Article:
FairTrade Statement on Lateral Attrition Bill

Lateral Attrition: A Bad Law and a Non-solution to the Fiscal Crisis

Congress is currently deliberating on the Lateral Attrition Bill as a way to address the ballooning fiscal crisis.  The House version (HB 2996) has already been approved (Lower House is now currently deliberating on the fiscal incentives rationalization bill and VAT) and the Senate is on its final stretch in approving its own version (SB 1871). The motive for this bill is to enhance the revenue of the government by providing a system of rewards and incentives for revenue-generating agencies and at the same time to penalize if these same agencies do not meet their revenue targets. But the way the two versions are evolving indicate that Congress may yet produce another animal that will neither improve the country’s fiscal position nor push more efficiency, responsiveness and credibility in the bureaucracy.

Controversial Portions of the Law

A.    Automatic allocation of no less than 5 percent in excess of target as validated by DBCC. 60% of it will go to the local level while 40 % will go to the national agency. Likewise rewards will also be in the form of citations, scholarship grants [Senate version: there will have a four-tiered incentives fund: 20% if target exceeds 10%, 25% for 20% excess collection, 30% for 30% excess collection, and 50% if revenue target exceeds 30%];

B.    Lateral Attrition Procedure: (1) transfer of post of lesser responsibilities if shortfall is 3 to <6%, (2) transfer of post or reassignment to a lower ranking district or demotion if shortfall is 6 to <105, and (3) separation from service of the concerned official/officer/employee when more than 10%. Any separation will be in accordance with civil service rules and those separated will be given right to appeal with CSC and Supreme Court without prejudice to the implementation of the decision [Senate version: lateral attrition in the form of separation if the agency miss their target by 10%. Note: only the House version calls for demotion and transfer in the attrition system];

C.    The creation of the Revenue Performance Evaluation Board. It will be composed of DOF and DOJ Secretaries, one representative from the office of the President, BOC and BIR Deputy Commissioner for Administration, two representatives from the academe and/or NGOs, representative from the recognized employees’ organization in the agency concerned, and a representative of a recognized officers’ organization if any. The Board is given a maximum of two (2) months to resolve an attritable case.

D.    Exemptions from lateral attrition: (1) when the area of responsibility has suffered economic difficulties brought about by natural or man-made calamities, industry setbacks, regional financial crisis, and like situations …

Of Travesty and Institutionalizing Corruption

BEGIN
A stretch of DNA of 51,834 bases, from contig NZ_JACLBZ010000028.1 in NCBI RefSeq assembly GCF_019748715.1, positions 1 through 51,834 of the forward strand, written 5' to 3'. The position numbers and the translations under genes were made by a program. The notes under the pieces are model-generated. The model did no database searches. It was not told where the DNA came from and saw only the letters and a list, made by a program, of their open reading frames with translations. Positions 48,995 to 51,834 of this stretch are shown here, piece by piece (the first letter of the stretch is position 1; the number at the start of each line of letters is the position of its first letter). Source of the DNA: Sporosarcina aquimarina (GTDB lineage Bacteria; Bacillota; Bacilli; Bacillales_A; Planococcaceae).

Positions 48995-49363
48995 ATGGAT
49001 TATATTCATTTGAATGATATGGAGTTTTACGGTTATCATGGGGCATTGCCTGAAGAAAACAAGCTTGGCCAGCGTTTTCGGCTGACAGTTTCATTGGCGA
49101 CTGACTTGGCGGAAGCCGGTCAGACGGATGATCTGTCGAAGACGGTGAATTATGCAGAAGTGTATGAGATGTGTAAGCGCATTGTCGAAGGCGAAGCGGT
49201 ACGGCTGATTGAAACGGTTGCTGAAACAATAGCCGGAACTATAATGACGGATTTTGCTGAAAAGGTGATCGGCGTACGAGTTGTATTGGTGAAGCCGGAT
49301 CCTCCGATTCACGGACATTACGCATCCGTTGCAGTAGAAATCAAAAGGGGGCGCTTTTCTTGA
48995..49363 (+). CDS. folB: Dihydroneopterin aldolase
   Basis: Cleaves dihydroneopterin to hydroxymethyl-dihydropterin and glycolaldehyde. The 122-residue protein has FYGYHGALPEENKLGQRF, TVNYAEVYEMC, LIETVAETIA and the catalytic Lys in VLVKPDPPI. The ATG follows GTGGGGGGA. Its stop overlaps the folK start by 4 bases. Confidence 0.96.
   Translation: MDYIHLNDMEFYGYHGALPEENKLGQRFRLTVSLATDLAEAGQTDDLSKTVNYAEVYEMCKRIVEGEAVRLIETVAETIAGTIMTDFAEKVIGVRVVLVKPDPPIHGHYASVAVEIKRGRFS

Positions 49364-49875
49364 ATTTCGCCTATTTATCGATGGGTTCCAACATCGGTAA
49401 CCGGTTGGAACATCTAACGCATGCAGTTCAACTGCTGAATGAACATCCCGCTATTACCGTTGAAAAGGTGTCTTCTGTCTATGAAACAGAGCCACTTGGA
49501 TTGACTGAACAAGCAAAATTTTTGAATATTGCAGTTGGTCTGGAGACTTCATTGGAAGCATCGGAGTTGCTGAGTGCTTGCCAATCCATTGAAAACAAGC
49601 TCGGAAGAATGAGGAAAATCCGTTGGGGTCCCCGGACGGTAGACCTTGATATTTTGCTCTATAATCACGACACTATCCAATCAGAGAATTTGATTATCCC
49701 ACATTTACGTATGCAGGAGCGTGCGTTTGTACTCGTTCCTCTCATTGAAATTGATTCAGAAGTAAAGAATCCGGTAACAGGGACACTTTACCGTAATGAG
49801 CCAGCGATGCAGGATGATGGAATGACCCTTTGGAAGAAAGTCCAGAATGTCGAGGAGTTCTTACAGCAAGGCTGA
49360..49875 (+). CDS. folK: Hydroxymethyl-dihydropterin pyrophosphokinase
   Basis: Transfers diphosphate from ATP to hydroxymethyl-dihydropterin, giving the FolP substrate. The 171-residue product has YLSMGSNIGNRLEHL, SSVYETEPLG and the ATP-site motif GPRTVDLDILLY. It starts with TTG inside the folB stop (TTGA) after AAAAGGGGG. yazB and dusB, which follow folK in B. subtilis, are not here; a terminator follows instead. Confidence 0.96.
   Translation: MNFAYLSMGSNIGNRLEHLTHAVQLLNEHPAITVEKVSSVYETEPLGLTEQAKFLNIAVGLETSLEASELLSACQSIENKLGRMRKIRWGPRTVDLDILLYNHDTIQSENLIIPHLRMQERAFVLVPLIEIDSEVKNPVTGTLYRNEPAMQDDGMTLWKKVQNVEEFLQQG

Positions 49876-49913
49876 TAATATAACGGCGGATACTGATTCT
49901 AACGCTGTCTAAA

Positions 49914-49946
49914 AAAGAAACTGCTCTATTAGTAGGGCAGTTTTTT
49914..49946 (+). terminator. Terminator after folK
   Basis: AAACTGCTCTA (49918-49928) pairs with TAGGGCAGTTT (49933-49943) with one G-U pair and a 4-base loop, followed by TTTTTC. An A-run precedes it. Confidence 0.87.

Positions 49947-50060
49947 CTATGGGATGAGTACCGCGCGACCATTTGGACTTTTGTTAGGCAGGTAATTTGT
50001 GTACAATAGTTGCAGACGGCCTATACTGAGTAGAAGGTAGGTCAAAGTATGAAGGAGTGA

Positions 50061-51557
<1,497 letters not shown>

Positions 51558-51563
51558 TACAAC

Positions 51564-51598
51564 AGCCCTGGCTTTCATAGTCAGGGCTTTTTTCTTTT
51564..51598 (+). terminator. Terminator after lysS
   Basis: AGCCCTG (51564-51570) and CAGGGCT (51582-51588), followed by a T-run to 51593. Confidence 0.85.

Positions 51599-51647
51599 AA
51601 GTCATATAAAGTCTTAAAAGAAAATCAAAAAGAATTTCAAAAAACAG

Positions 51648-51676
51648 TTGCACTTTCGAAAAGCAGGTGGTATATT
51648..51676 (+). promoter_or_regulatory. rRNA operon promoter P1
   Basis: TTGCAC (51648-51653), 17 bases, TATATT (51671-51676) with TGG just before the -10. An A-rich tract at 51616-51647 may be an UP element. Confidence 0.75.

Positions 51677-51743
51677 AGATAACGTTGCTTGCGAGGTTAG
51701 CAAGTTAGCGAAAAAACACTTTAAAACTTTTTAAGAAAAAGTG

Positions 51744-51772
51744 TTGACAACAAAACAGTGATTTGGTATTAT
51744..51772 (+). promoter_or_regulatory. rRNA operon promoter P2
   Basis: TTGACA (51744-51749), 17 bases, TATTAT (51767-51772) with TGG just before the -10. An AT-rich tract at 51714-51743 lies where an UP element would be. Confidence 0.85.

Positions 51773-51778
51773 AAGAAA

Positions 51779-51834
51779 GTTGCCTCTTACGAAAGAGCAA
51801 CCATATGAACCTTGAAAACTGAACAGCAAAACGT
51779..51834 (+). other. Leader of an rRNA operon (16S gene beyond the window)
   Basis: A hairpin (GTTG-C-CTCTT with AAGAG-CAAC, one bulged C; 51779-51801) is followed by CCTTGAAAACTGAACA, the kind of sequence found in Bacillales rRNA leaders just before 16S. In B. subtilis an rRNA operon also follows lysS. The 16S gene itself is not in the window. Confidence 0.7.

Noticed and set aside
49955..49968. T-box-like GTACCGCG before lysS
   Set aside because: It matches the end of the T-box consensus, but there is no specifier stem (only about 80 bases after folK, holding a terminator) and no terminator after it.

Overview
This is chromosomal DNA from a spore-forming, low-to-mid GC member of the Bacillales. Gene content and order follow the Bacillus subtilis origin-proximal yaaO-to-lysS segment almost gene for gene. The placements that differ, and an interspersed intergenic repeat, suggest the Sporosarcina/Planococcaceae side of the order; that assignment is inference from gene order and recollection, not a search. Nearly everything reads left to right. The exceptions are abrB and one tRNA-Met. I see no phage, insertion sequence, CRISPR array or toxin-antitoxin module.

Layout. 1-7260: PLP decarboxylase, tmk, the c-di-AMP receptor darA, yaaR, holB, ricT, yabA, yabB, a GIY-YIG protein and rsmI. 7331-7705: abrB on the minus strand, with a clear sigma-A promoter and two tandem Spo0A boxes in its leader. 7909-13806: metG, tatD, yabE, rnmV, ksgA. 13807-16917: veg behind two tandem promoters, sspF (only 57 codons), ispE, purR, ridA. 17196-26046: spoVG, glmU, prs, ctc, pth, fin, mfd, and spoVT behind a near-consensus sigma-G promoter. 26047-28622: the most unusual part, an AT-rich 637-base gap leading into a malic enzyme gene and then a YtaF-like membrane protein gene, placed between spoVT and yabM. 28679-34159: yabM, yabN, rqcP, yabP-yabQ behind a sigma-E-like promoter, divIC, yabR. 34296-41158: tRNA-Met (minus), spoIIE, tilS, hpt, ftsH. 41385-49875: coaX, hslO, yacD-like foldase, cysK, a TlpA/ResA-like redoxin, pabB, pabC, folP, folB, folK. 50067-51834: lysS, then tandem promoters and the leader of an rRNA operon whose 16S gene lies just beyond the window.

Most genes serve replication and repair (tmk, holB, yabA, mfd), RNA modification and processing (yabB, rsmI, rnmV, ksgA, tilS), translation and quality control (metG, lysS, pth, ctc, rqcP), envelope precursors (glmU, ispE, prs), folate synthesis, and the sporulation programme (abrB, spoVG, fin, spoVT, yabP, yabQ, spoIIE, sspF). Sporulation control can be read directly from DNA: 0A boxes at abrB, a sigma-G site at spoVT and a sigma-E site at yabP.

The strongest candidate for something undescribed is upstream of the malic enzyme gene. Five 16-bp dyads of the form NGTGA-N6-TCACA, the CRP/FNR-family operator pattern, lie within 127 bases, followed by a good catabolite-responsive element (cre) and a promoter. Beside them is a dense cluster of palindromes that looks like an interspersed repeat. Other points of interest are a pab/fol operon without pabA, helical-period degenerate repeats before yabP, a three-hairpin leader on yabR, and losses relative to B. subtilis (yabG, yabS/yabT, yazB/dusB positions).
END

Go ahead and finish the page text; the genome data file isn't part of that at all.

The bill has many inherent weaknesses and bordering as being an incoherent and useless piece of legislation.

First, there is no clear authority stated in the bill on who will set the revenue goals or targets. The bill assumes that the concerned agencies will be the one setting the revenue targets (in this case BIR and BOC officials). If this is the case, then the bill is creating a wide latitude for these agencies to take control of arbitrarily setting targets which is not altogether fair and objective. For example, targets could be downgraded and collection bureaus will surely romp away with the reward money. Further, the law is clearly setting targets in nominal value, not bringing into context the need for incremental tax collection targets based on an improving ratio of customs collection to GDP or overall tax effort to GDP. This way, revenue tax effort may not progress in real terms. Customs and BIR officials in charge of targeting might overlook this important detail in the process of setting revenue targets.

Second, the Senate version of allocating 20 to 50 % of the excess collection is excessive. Remember that the motive why BIR and BOC are exempted from the Salary Standardization Law (SSL) is to enjoy higher compensation primarily to discourage them from being bribed but evidently it did not work. These agencies are still graft-ridden. Since the principle in the SSL exemption is the same with this bill, what is the empirical basis then that this new remuneration system will work this time? In fact, with almost the kind of money the officials get every day or every week in their various modus operandi, the incentives will just be “barya” for those officials. This system of rewards will instead aggravate and even institutionalize corruption in those agencies. Giving extra remuneration for their work that they should be doing on the first place is quite nonsensical and unfair to other employees of non-revenue-generating agencies who are even efficient at their jobs.